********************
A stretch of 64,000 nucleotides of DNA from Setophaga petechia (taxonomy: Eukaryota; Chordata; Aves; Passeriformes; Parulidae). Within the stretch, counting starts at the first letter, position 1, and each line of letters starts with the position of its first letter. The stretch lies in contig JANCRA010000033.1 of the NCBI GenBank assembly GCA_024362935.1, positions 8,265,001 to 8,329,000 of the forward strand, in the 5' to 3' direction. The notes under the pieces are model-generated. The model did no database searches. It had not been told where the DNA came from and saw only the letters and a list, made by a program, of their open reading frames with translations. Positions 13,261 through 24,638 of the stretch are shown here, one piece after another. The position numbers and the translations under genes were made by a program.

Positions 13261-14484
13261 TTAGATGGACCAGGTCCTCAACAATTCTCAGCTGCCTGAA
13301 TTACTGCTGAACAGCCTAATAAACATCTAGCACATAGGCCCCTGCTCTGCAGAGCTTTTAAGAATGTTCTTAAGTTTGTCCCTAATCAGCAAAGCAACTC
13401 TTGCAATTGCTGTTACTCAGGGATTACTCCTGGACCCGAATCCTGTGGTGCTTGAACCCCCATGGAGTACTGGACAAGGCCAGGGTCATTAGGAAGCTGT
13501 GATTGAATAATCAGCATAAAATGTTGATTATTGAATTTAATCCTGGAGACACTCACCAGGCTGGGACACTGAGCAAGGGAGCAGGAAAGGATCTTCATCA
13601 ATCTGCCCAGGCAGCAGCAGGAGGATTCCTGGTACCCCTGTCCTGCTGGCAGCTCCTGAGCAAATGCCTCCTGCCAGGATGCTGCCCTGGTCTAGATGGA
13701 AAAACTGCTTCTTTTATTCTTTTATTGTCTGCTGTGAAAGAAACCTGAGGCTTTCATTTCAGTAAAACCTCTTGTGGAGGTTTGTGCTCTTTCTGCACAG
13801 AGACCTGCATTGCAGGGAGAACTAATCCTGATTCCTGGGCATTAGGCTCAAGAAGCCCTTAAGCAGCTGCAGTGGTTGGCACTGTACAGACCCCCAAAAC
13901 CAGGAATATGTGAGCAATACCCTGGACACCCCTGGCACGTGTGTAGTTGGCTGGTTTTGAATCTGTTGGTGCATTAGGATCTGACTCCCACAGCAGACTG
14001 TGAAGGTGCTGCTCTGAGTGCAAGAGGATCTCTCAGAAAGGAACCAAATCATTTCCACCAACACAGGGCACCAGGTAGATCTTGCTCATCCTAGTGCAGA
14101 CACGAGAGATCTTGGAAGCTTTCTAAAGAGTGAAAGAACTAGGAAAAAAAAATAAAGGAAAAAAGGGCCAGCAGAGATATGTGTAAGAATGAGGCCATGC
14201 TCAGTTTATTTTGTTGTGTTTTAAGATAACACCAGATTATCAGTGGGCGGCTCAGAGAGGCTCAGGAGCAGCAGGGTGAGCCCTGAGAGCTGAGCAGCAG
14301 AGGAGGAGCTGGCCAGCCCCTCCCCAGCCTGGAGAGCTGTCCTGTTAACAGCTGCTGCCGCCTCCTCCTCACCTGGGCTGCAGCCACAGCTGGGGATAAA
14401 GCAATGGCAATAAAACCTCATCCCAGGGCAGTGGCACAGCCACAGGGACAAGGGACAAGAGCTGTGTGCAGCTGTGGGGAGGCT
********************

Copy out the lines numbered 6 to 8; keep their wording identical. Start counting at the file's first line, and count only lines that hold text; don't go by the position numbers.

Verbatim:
13501 GATTGAATAATCAGCATAAAATGTTGATTATTGAATTTAATCCTGGAGACACTCACCAGGCTGGGACACTGAGCAAGGGAGCAGGAAAGGATCTTCATCA
13601 ATCTGCCCAGGCAGCAGCAGGAGGATTCCTGGTACCCCTGTCCTGCTGGCAGCTCCTGAGCAAATGCCTCCTGCCAGGATGCTGCCCTGGTCTAGATGGA
13701 AAAACTGCTTCTTTTATTCTTTTATTGTCTGCTGTGAAAGAAACCTGAGGCTTTCATTTCAGTAAAACCTCTTGTGGAGGTTTGTGCTCTTTCTGCACAG